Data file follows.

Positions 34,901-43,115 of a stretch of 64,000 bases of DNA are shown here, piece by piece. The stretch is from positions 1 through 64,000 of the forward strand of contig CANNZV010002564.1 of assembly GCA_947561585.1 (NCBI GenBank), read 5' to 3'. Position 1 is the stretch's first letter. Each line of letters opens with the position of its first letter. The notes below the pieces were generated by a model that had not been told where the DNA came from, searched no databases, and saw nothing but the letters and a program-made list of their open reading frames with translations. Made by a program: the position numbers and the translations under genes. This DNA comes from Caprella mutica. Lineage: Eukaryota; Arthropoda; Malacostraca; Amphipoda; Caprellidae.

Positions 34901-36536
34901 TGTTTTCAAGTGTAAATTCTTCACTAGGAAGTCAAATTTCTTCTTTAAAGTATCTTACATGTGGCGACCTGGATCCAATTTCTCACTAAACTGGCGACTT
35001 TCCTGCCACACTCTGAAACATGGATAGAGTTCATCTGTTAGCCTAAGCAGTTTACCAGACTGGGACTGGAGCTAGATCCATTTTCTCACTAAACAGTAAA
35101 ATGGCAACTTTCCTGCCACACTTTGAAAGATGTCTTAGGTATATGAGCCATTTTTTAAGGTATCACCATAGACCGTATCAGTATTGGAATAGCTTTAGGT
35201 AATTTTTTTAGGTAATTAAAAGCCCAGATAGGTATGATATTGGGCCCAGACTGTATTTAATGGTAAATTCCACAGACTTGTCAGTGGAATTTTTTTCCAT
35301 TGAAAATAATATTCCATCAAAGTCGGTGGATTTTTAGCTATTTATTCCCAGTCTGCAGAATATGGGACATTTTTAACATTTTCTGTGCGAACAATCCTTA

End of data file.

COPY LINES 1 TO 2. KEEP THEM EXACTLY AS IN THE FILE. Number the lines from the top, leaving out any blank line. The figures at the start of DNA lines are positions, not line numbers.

Positions 34,901-43,115 of a stretch of 64,000 bases of DNA are shown here, piece by piece. The stretch is from positions 1 through 64,000 of the forward strand of contig CANNZV010002564.1 of assembly GCA_947561585.1 (NCBI GenBank), read 5' to 3'. Position 1 is the stretch's first letter. Each line of letters opens with the position of its first letter. The notes below the pieces were generated by a model that had not been told where the DNA came from, searched no databases, and saw nothing but the letters and a program-made list of their open reading frames with translations. Made by a program: the position numbers and the translations under genes. This DNA comes from Caprella mutica. Lineage: Eukaryota; Arthropoda; Malacostraca; Amphipoda; Caprellidae.

Positions 34901-36536